# “Find $f '(a)$” explaining in english

Find $f '(a)$, $f(x) = \frac{x^2 + 1}{x - 5}$

$f'(a)=$ [answer box here]

I understand that $f'(a)$ is the derivative, but i don't understand what the derivative is. Or how to solve this. I am used to finding a tangent slope with two points. This one doesn't have that. So i don't understand how i can use the definition to solve this. Thanks,

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Are you used to finding the tangent slope when the two points get really close? The quotient rule is easier than doing it from scratch (by calculating the limit), but if you don't have the quotient rule handy you can go through all the algebra with the limit. Do you know which method to find the derivative you're expected to use (quotient rule or limit or something else)? –  Mitch Feb 1 '11 at 17:45

The derivative is a limit of the slopes between two points that you're used to finding. As the points get closer together, these slopes between two points approach the slope of the line tangent to the graph of the function at a point. For an excellent explanation of the general ideas here, see this answer of Arturo Magidin.

If you were finding the slope of the line connecting $(a,f(a))$ and a nearby point on the graph, say $(a+\Delta x, f(a+\Delta x))$, where $\Delta x$ is thought of as being small, then you would compute change in $y$ over change in $x$ as $\frac{f(a+\Delta x) - f(a)}{\Delta x}$. The derivative $f'(a)$ is the limit of these quotients as $\Delta x$ goes to $0$. One way to find $f'(a)$ in this case is to first do some algebra with the general expression $\frac{f(a+\Delta x) - f(a)}{\Delta x}$, until you get it in a form where it is clear what happens when $\Delta x$ goes to zero. As indicated in other answers, there are general rules for calculating derivatives of algebraic expressions like this without appeal to limits, but if you haven't learned those yet then the direct method may be the way to go.

My approach to directly computing the limit would be to first break $f$ into simpler functions using polynomial division. This gives $f(x)=26\cdot\frac{1}{x-5}+x+5$. The heaviest algebra will be simplying the combination of $\frac{1}{a+\Delta x - 5}$ and $\frac{1}{a-5}$ in the quotient, but you'll know you're on the right track when you can cancel the $\Delta x$ in the denominator of the whole thing. At this point you should be able to "set $\Delta x = 0$" to compute the limit.

In practice, after first becoming acquainted with the limit definition, everyone learns to use rules for finding derivatives of polynomials and quotients, as indicated in other answers. Those methods are more efficient, but might seem mysterious if you haven't seen derivatives before. An example of using the limit definition is given on the Wikipedia page here.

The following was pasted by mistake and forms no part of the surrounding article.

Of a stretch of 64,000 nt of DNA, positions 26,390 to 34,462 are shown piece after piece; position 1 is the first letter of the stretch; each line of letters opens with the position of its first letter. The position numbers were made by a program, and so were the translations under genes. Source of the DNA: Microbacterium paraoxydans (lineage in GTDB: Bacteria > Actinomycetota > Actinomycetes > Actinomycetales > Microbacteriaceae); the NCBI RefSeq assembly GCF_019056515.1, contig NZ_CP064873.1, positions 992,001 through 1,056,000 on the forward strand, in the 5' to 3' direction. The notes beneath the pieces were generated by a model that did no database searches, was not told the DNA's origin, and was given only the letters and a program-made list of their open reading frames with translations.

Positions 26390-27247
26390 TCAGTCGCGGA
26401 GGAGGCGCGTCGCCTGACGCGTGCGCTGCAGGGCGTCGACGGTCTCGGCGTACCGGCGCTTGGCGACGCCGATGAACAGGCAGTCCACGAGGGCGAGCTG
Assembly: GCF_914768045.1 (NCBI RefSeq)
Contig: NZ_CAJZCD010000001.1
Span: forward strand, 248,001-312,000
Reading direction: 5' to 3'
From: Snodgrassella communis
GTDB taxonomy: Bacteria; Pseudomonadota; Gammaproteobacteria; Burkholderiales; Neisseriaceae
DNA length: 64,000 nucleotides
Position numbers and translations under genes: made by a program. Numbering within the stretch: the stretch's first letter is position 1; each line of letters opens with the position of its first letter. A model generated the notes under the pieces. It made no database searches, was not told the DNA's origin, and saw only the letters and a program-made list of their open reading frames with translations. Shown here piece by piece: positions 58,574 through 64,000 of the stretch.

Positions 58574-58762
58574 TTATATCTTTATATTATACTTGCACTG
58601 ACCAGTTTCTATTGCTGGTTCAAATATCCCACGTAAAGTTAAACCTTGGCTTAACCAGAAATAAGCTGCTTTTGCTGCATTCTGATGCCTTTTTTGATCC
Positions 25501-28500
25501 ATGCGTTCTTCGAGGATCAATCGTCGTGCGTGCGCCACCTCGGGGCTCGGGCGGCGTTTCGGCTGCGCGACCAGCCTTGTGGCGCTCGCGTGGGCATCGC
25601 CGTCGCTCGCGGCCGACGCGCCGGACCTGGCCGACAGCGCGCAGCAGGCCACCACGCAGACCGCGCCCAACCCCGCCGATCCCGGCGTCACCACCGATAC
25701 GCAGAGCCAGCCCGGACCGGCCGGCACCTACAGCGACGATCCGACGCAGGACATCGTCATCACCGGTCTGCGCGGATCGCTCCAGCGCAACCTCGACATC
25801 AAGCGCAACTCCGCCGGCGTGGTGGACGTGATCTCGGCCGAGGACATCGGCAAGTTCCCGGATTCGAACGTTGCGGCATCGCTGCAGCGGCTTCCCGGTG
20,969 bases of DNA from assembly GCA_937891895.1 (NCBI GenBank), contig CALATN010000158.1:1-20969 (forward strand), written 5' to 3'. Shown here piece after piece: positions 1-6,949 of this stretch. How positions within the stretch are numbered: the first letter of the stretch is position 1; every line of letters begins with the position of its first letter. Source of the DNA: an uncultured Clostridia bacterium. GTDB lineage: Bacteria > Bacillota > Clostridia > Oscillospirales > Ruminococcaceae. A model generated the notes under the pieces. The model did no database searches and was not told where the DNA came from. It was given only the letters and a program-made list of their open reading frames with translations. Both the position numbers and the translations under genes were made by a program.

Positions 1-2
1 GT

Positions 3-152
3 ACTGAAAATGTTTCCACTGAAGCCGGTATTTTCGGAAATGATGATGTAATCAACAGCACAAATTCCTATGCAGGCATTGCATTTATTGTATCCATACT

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HINT: Use the $\frac{f}{g}$ rule which states that $$\Bigl(\frac{f}{g}\Bigr)' = \frac{ g \cdot f' - f \cdot g'}{g^{2}}$$

So here your $f(x)=x^{2}+1$ and $g(x) = x-5$.

So your $$f'(x) = \frac{(x-5) \cdot \frac{d}{dx}\Bigl[x^{2}+1\Bigr] - (x^{2}+1) \cdot \frac{d}{dx}(x-5)}{(x-5)^{2}}$$

After doing this plugin $x=a$.

Okay if you are not comfortable with this we can do this by Product rule. I hope you are familiar with the product rule which states: $$(fg)' = f \cdot g' + g \cdot f'$$

So your $f(x) = x^{2}+1$ and $g(x) = (x-5)^{-1}$. Then by Product rule you have $$(fg)'= (x^{2}+1) \Bigl[ (x-5)^{-2}\Bigr] + \frac{1}{x-5} \Bigl[\frac{d}{dx} (x^{2}+1)\Bigr]$$

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I dont understand any of that. We just started this section. I never seen or heard of a f/g rule. but does that mean.. ((x−5)*(x^2+1)-(x^2+1)*(x−5))/((x−5)^2) –  John Carbonator Feb 1 '11 at 7:26
@john: See the edited answer. –  anonymous Feb 1 '11 at 7:30

In this case I would use the 'quotient rule': $\left( \frac{g}{h} \right)' = \frac{g'h - gh'}{h^2}$.

This means that you have to find the derivative of $g(x) = x^2 +1$ and $h(x) = x -5$

To find $g(x)$ you can use the power rule (a specific case of the chain rule), the sum rule, and the constant rule.

First split $g(x)=x^2 + 1$ into $f(x) =x^2$ and $f(x)=1$.

The power rule is if $f(x) = x^a$ where a is a constant, then $f'(x)=ax^{a-1}$. So looking at $x^2$ you can see that $a = 2$ so $f'(x) = 2x^{2-1} = 2x$, right?

Then you take the constant rule and look at $f(x) = 1$. The constant rule is if $f(x) = a$ where $a$ is some constant, then $f'(x) = 0$. In this case $a=1$ and is constant so $f'(1) = 0$.

Now use the sum rule to put these together. The sum rule is: $(f + g)' = f' + g'$ basically saying that you can take the derivatives separately first and then add them together. So now we take the derivatives that we already calculated and add them: $2x + 0 = 2x = g'(x)$.

If you now take another look at that original quotient rule, you have solved for $g'$... Since you already know $g$ and $h$ (without the $'$) all you need to do is find is $h'$ and $h^2$ and plug them in...

For a good reference, it might be worth it to check out http://en.wikipedia.org/wiki/Derivative.

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